California Is Taking Tar Sands Seriously

No gunky tar sands for California, please.

Opponents of tar sands, take heart! One little speck in the rivers of the bureaucracy’s paperwork gives us great hope in the fight against this extreme fossil fuel.

Tar sands, for those of you who are new, are what they sound like – tar mixed with sand. It’s heavy, gunky, disgusting stuff that takes an incredible amount of energy to dig up, process, transport, and refine. In fact, it’s so inefficient that one must “spend” one barrel of oil to get only three back. Compare this to conventional oil, in which the energy of one barrel of oil is used to obtain 70 barrels of oil.

This has grave implications for emissions of heat-trapping gases like carbon dioxide. Because so much energy is used to obtain and refine tar sands, gasoline derived from tar sands has a lot more emissions behind it than gasoline from regular oil. So if we want to reduce our emissions, the first thing we can do is avoid using these extreme, unconventional fossil fuels.

Regional and State Agency Responses

We’ve seen that the San Francisco Bay Area’s regional air quality regulator, BAAQMD, recently passed a historic resolution to commit to doing its part to meet California’s goal of dramatic emissions reductions by 2050. This implies that Bay Area refineries will have to reduce their use of low-quality crudes, and over time reduce their operations and eventually shut down.

Now a new player is in the mix, from an unexpected quarter – the Governor’s Office of Planning and Research, which is tasked with keeping an eye on California’s long-term plans and goals.

Over in Pittsburg, CA, a company named WesPac is trying to quietly build a major oil terminal with a huge rail component. They’re so quiet, in fact, that the vast majority of Pittsburg residents still have no idea that this project has been proposed. One of the concerns of the Pittsburg Defense Council, a grassroots group trying to stop the WesPac project, is that it would bring in particularly dangerous types of crude oil.

WesPac has downplayed the possibility of tar sands, but the OPR is not fooled. In a short letter just over one page long, they asked Pittsburg three simple questions, which basically boil down to: Will this proposed oil terminal receive tar sands-derived oil? This basic question was not covered in the draft environmental impact report, and, unconscionably, the Pittsburg Planning Department does not plan to directly address this issue in the final EIR.

Larger Implications

This is big news in a lot of ways:

  • It means California is taking tar sands seriously at the state level.
  • It means California is considering the impact of tar sands when evaluating new fossil fuel infrastructure.
  • It means that the local Pittsburg Planning Dept is acting cavalierly to ignore the key question of what types of crude oil would come in to the proposed WesPac oil terminal.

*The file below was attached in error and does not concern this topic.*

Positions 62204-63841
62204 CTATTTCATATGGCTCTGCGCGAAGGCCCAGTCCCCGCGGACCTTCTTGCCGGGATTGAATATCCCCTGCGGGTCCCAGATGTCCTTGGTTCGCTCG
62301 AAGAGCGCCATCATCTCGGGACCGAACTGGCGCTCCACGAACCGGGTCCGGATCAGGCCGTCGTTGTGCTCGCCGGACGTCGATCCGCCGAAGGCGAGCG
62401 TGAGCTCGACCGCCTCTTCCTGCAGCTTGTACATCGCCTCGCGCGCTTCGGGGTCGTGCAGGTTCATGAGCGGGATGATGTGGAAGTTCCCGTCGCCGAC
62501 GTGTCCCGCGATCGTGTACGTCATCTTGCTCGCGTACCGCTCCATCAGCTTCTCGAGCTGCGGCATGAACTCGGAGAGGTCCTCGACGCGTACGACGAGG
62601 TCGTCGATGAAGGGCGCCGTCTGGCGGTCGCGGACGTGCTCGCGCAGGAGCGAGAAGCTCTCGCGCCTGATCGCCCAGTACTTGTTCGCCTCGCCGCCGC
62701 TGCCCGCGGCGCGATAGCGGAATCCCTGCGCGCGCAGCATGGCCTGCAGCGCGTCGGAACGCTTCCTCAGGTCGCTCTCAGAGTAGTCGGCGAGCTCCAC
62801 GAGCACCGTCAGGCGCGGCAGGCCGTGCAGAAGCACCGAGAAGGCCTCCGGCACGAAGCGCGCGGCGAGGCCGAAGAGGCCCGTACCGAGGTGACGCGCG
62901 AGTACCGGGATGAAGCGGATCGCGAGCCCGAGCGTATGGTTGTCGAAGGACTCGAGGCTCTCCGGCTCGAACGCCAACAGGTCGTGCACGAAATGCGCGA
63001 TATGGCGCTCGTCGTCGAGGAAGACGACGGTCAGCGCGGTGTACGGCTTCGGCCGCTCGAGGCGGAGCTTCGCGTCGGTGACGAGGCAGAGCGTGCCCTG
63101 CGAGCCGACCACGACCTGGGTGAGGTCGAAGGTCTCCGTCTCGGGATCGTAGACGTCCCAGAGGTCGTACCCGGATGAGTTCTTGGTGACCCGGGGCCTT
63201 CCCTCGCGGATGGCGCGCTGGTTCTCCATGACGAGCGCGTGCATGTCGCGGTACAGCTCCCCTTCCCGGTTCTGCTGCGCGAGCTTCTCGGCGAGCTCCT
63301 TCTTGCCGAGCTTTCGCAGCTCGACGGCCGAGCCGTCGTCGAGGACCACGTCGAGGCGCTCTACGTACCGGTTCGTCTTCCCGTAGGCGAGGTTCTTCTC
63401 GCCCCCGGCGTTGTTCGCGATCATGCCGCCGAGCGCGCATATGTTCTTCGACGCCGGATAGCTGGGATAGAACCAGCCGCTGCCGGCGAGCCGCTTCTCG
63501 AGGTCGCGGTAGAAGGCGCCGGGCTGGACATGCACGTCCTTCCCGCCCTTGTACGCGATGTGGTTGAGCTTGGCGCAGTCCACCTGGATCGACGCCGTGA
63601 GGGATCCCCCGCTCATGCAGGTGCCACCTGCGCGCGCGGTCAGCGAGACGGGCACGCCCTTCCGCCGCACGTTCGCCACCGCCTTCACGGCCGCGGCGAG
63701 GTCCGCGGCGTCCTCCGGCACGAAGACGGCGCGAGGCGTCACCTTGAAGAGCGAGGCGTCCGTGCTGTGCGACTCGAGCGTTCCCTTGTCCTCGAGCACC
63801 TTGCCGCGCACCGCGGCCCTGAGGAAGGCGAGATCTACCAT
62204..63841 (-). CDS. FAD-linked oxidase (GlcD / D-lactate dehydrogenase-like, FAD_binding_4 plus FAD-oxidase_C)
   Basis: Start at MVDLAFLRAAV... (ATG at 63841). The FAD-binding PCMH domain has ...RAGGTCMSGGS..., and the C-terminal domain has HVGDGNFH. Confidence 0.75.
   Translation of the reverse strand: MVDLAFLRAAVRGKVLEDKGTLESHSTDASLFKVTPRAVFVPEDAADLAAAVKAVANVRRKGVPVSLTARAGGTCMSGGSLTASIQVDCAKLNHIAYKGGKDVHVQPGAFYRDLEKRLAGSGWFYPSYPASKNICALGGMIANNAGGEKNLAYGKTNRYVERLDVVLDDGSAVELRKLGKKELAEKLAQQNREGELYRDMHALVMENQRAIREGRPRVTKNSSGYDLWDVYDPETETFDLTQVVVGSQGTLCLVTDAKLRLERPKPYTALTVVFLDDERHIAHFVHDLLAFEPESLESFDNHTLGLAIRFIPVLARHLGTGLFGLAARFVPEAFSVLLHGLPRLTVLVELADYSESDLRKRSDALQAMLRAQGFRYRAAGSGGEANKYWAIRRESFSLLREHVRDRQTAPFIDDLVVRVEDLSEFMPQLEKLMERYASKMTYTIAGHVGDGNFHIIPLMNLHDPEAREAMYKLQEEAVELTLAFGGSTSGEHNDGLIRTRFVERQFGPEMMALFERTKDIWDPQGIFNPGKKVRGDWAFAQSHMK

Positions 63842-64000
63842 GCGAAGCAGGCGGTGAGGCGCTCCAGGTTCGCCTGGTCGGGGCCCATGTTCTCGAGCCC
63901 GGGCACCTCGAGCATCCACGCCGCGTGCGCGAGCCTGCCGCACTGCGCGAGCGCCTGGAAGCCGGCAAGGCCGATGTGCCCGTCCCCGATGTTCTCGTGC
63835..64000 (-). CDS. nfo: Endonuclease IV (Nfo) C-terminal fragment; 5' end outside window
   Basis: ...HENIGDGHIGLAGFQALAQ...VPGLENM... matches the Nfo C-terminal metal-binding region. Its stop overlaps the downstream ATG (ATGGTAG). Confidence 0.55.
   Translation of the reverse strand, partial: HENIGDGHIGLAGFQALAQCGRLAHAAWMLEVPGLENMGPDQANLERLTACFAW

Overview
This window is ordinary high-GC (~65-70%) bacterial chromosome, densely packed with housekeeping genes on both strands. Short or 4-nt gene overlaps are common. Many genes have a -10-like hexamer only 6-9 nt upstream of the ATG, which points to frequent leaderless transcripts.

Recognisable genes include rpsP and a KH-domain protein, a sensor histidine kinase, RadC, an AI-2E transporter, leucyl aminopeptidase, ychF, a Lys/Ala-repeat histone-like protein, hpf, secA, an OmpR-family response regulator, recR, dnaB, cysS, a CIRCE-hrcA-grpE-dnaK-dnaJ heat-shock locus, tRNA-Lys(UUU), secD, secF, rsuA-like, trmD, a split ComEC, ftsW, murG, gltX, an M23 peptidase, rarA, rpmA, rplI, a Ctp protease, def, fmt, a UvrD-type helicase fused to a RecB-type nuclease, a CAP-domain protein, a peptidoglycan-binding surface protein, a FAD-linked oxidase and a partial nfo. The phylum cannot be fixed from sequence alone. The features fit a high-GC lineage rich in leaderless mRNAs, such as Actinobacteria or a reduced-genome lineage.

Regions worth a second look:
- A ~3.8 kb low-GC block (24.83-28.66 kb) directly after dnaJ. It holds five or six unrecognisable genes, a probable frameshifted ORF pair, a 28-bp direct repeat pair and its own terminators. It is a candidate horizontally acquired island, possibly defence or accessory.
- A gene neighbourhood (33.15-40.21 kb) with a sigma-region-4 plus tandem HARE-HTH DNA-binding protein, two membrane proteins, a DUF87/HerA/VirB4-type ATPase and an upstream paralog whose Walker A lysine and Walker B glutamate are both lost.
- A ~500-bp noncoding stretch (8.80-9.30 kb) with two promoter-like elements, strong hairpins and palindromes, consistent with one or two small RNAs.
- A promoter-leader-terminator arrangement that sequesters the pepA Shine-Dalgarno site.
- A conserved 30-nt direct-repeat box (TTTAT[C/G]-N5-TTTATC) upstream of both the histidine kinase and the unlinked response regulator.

• It should put fossil fuel companies and city and county planning departments on notice that regulatory agencies will look very carefully at what specific types of crude oil they deal with.
  • It drives another nail in the coffin of the tar sands industry.

So, tar sands opponents, celebrate this victory! More and more regulators are waking up to the terrible consequences of tar sands.

P.S.

If you live in or near Pittsburg, CA, email the Pittsburg Defense Council and help them out! If you live in the greater Bay Area, help the 350 Bay Area BayCAP campaign ensure that BAAQMD follows through on its strict new resolution.

Full text of OPR letter to Pittsburg concerning the WesPac project

The Governor’s Office of Planning and Research recently sent a letter to the City of Pittsburg regarding the proposed WesPac oil terminal. Unfortunately, the Pittsburg Planning Department intends not to answer these three short questions in the final EIR. OPR has serious concerns about tar sands, because of California’s mandates to reduce greenhouse gas emissions (the heat-trapping gases that cause climate change).

For more on this, see the “Tar sands in Pittsburg? California government concerned.” post (letter on Scribd here).

Continue reading “Full text of OPR letter to Pittsburg concerning the WesPac project”

Letter to certain SF supervisors concerning bike funding.

San Francisco loves to think that it’s a world-class biking city, but it spends less than a half a percent of its transportation budget on bicycle infrastructure. The SF Bicycle Coalition is at last pushing them hard on increasing funding. Here’s my email to three of the supervisors concerning this pressing need.

more money for bikes, and soon!

Unfortunately, I won’t be able to be at the hearing this Wednesday about biking in San Francisco. So I will share my thoughts with you now.

I have been biking in San Francisco for 13 years, and it’s gotten much, much better in that time. However, as a whole, SF is still way too car-centric.

A key point most people don’t mention is climate change. As part of our responsibilities under AB 32 and S-3-05, San Francisco must dramatically reduce its emissions – very quickly. This means consistently favoring transit and bikes over cars, even in cases – like Polk St – where it gets politically contentious.

Part of getting to those goals is putting our money where our mouth is. If bicycling accounts for 3.5% of all trips, and we have a goal to get to 20% by 2020, how can we have <1% of SFMTA funding go to bikes?

We need a massive increase in funding. It should be at least 5%, but 10% is much more realistic.

Thanks,
Martin

A fracking "long boom" is impossible

The Sacramento Bee has some great articles on the current fracking boom in the US. These include: